This article was originally published on TechDesignForums and is reproduced here by permission.
At first glance the DO-254 aviation standard, ‘Design Assurance Guideline for Airborne Electronic Hardware’, seems daunting. It defines design and verification flows tightly with regard to both implementation and traceability.
Here’s an example of the granularity within the standard: a sizeable block addresses how you write state machines, the coding style you use and the conformity of those state machines to that style.
This kind of stylistic, lower-level semantic requirement – and there are many within DO-254 – makes design managers stop and think. So it should. The standard is focused on aviation’s safety-critical demands, assessing the hardware design’s execution and functionality in appropriate depth right up to the consequences of a catastrophic failure.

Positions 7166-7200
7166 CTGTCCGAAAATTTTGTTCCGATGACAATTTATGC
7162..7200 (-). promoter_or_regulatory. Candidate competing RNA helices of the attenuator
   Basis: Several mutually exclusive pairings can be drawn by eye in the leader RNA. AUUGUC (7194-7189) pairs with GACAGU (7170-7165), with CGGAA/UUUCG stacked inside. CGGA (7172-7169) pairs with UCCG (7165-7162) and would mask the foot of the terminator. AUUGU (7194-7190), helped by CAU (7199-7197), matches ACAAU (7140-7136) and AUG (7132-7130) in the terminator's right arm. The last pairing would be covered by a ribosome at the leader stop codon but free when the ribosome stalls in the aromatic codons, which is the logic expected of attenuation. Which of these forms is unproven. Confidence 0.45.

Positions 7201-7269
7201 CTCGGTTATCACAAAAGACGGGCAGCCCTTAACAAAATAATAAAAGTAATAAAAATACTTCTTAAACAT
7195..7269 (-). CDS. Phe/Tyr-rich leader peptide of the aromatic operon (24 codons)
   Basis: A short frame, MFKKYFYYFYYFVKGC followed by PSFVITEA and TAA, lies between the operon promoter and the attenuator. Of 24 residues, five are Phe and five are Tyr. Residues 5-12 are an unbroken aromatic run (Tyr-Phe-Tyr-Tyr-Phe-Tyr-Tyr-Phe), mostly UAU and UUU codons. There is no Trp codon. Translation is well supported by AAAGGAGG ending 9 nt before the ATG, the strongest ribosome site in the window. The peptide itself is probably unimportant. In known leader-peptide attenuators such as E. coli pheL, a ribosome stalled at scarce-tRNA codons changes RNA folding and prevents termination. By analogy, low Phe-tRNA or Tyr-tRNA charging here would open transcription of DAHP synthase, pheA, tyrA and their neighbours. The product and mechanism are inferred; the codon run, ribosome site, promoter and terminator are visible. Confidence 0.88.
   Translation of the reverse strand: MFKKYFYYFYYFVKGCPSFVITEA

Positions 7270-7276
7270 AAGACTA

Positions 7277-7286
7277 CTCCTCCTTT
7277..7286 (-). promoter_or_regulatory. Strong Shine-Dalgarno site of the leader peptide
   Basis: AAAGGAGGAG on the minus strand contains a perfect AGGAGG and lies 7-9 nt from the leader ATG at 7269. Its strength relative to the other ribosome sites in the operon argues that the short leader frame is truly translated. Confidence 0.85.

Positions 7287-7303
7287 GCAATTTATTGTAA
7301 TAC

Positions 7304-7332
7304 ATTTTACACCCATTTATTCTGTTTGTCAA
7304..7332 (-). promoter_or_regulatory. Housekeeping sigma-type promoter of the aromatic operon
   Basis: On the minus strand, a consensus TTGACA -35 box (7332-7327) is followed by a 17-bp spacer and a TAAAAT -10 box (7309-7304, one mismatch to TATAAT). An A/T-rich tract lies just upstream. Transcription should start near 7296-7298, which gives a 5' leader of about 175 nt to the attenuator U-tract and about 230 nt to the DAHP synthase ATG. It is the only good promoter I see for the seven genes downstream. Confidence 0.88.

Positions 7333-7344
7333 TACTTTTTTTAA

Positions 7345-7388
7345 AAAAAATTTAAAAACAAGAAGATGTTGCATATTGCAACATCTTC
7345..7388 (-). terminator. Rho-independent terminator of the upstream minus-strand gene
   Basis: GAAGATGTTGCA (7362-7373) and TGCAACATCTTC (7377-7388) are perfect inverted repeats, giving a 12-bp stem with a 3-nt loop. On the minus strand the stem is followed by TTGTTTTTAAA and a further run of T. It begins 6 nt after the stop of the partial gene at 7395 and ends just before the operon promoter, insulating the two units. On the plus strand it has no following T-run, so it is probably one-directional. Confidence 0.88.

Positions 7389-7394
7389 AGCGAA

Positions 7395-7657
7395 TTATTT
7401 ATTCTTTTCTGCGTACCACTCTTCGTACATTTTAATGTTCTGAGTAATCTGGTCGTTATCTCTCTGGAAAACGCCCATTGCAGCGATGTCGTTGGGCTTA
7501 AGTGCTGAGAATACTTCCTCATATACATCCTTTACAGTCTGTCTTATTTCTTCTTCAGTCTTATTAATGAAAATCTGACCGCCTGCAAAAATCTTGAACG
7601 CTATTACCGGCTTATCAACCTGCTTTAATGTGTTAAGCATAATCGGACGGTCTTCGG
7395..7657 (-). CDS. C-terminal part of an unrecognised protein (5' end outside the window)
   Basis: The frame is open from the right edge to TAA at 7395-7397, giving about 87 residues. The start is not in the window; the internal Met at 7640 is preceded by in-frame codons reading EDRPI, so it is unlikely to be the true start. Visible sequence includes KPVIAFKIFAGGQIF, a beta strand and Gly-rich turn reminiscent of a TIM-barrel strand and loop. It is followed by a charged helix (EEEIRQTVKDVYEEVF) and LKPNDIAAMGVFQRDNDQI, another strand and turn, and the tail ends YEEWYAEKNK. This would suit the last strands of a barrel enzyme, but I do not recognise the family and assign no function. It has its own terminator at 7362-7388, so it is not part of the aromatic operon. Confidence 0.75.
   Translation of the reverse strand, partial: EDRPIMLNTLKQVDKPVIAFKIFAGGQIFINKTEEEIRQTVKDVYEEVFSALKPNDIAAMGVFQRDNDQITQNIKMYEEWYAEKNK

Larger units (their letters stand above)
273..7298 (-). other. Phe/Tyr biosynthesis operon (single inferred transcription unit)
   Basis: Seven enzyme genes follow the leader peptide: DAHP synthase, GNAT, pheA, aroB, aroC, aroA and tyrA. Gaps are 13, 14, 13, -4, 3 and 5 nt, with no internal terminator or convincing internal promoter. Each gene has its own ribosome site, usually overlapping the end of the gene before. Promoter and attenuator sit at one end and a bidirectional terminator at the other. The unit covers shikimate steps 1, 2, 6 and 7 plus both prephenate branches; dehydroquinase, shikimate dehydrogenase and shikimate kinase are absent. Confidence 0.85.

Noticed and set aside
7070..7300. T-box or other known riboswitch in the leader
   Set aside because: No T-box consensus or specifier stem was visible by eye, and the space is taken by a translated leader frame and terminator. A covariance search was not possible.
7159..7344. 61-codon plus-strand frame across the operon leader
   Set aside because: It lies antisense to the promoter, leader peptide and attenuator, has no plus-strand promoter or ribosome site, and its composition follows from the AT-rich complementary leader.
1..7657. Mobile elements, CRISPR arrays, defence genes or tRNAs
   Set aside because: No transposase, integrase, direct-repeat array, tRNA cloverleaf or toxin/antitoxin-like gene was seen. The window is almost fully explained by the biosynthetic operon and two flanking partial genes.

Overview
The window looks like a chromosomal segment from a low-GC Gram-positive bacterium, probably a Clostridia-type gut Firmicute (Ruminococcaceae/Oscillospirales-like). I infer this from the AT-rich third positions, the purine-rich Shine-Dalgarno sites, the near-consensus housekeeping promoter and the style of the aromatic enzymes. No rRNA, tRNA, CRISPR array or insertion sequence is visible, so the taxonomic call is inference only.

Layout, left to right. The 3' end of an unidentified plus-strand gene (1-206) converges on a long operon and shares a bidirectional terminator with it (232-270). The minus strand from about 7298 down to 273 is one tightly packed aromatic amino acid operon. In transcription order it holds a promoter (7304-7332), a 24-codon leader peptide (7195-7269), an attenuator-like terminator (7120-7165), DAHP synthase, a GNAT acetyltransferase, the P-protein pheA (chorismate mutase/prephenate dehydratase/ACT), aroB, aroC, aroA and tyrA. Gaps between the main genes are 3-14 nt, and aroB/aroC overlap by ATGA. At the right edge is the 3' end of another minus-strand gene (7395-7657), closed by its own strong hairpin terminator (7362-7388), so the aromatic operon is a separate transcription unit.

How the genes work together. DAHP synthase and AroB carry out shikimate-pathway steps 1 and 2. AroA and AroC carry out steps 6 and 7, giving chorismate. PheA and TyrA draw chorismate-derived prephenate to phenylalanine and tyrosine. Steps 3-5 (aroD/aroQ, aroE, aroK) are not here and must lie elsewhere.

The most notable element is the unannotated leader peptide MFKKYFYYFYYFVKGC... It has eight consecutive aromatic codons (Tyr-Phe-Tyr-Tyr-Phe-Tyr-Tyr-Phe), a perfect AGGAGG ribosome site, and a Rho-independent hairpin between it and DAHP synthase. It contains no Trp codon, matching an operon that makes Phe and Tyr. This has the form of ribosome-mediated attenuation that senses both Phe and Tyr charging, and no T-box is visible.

Nevertheless, one pervasive and understandable concern has been the degree to which such a tightly-drawn standard will impact on and be compatible with established flows. This particularly goes for new entrants in avionics and its related markets.
Your company has a certain way of doing things so you inevitably wonder how easily that can be adapted and extended to meet the requirements of DO-254… or will a painful and expensive rethink be necessary? Can we realistically do this? (more…)